# What was your religion growing up? What church, if any, did you attend?

# Were you ever mentioned in a newspaper?

# Who were your friends when you were growing up?

# What world events had the most impact on you while you were growing up? Did any of them personally affect your family?

# Describe a typical family dinner. Did you all eat together as a family? Who did the cooking? What were your favorite foods?

# How were holidays (birthdays, Christmas, etc.) celebrated in your family? Did your family have special traditions?

# How is the world today different from what it was like when you were a child?

# Who was the oldest relative you remember as a child? What do you remember about them?

# What do you know about your family surname?

# Is there a naming tradition in your family, such as always giving the firstborn son the name of his paternal grandfather?

# What stories have come down to you about your parents? Grandparents? More distant ancestors?

# Are there any stories about famous or infamous relatives in your family?

# Have any recipes been passed down to you from family members?

# Are there any physical characteristics that run in your family?

# Are there any special heirlooms, photos, bibles or other memorabilia that have been passed down in your family?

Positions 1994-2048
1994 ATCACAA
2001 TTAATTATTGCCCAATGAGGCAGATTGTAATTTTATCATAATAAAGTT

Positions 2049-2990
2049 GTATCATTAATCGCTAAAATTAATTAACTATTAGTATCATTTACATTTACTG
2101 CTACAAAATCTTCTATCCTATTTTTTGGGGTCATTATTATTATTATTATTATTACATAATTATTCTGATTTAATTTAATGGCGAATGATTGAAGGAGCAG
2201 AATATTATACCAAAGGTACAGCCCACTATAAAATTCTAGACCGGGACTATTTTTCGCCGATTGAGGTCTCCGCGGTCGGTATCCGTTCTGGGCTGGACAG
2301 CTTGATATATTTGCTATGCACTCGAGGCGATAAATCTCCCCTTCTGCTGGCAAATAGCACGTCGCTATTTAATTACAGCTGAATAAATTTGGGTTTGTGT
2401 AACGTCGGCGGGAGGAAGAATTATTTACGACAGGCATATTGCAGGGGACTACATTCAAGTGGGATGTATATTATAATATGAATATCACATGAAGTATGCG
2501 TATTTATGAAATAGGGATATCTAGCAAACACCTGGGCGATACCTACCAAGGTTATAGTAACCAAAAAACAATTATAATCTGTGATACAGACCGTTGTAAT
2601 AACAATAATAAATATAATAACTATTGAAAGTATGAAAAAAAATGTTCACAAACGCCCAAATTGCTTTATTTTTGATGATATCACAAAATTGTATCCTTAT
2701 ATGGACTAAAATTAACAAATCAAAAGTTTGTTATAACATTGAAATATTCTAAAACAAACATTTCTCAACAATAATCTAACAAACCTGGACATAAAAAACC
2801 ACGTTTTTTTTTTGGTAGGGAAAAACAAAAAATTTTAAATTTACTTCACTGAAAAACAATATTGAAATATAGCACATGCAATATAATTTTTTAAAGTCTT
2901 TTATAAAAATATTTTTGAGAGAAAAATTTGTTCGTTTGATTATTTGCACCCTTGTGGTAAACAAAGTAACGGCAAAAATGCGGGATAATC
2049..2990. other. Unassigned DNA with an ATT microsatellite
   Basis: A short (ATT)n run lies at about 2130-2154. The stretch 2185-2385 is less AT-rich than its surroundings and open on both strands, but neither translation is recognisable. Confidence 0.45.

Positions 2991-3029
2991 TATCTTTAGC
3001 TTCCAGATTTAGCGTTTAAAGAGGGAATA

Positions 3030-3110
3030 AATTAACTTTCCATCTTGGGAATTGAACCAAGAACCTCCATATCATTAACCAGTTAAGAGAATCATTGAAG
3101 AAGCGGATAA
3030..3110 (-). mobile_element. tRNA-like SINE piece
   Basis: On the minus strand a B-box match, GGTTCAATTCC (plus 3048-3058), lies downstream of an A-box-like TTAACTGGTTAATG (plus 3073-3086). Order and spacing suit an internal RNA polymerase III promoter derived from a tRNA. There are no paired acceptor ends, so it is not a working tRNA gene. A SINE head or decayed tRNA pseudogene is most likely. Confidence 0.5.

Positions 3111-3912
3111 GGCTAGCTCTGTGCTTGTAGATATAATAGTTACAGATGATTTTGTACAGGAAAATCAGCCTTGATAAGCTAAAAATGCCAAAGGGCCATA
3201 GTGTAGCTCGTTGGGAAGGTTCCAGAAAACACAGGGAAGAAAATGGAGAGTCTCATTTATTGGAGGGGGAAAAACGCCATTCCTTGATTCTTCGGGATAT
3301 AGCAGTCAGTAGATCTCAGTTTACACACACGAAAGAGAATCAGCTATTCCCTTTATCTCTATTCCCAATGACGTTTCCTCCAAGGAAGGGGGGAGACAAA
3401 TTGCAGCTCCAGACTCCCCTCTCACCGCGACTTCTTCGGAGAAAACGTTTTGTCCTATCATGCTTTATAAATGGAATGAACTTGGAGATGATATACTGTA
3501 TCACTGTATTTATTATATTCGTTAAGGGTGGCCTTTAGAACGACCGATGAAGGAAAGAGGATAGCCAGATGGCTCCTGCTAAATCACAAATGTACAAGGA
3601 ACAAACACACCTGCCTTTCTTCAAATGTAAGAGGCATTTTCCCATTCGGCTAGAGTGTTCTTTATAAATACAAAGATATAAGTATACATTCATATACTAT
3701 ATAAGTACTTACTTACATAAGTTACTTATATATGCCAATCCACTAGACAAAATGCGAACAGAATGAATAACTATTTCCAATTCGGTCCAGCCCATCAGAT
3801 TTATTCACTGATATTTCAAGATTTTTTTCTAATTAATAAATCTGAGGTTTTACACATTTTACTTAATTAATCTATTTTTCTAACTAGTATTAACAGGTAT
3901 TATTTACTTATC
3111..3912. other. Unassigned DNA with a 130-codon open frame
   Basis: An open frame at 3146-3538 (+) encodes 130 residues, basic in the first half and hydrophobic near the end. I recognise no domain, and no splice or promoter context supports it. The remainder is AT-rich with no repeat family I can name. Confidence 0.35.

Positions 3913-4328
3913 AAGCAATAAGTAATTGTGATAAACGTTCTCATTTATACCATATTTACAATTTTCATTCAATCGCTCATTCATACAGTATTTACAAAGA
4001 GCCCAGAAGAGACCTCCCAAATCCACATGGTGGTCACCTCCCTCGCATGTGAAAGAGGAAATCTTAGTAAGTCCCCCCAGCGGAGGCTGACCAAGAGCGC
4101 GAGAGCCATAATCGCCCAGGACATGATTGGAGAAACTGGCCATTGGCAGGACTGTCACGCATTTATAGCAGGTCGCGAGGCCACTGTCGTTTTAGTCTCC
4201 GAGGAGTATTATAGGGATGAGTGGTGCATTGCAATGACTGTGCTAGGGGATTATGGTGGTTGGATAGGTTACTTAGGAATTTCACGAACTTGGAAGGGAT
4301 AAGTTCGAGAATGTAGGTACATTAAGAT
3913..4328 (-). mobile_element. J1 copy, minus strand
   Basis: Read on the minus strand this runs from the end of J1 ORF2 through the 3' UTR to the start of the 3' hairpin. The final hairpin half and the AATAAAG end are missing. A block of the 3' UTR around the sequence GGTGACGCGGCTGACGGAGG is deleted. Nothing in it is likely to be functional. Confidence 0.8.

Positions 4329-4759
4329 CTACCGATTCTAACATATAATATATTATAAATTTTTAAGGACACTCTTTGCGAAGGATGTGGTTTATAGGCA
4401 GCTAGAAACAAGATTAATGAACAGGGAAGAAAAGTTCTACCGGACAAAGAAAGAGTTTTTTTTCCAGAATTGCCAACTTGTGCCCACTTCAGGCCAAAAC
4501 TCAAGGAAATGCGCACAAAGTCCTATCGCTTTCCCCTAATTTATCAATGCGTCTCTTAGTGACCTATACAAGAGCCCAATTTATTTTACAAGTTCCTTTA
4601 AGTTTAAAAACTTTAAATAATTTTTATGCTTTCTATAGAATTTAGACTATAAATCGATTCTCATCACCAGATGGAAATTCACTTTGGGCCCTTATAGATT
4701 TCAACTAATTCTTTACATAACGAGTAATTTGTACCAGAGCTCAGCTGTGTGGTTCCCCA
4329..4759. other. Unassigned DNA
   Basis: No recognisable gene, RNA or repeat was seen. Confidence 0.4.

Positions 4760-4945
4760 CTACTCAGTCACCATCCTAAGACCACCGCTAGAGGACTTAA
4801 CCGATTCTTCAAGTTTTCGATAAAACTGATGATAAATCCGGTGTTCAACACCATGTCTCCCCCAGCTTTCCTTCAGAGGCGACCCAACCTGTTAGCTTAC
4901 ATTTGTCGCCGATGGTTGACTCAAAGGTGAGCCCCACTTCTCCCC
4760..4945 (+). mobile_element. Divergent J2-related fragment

# What was the full name of your spouse? Siblings? Parents?

# When and how did you meet your spouse? What did you do on dates?

# What was it like when you proposed (or were proposed to)? Where and when did it happen? How did you feel?

# Where and when did you get married?

# What memory stands out the most from your wedding day?

# How would you describe your spouse? What do (did) you admire most about them?

# What do you believe is the key to a successful marriage?

# How did you find out your were going to be a parent for the first time?

# Why did you choose your children's names?

# What was your proudest moment as a parent?

# What did your family enjoy doing together?

# What was your profession and how did you choose it?

# If you could have had any other profession what would it have been? Why wasn't it your first choice?

# Of all the things you learned from your parents, which do you feel was the most valuable?

# What accomplishments were you the most proud of?

# What is the one thing you most want people to remember about you?


Final Thoughts

Start with a question or topic that you know will elicit a reply, such as a story you have heard her tell in the past.

Ask questions which encourage more than simple 'yes' or 'no' answers. Try to elicit facts, feelings, stories and descriptions.

Show interest. Take an active part in the dialogue without dominating it. Learn to be a creative listener.

Use props whenever possible. Old photographs, favorite old songs and treasured items may bring memories flooding back.

Don't push for answers. Your relative may not wish to speak ill of the dead or may have other reasons for not wanting to share. Move on to something else.

Use your prepared questions as a guideline, but don't be afraid to let your relative go off on a tangent. They may have many things to say that you never thought to ask!

Don't interrupt or attempt to correct your relative; this can end an interview in a hurry!

When you are done, be sure to thank your relative for her time.


Be prepared to share your recording with them and consider a thank-you gift.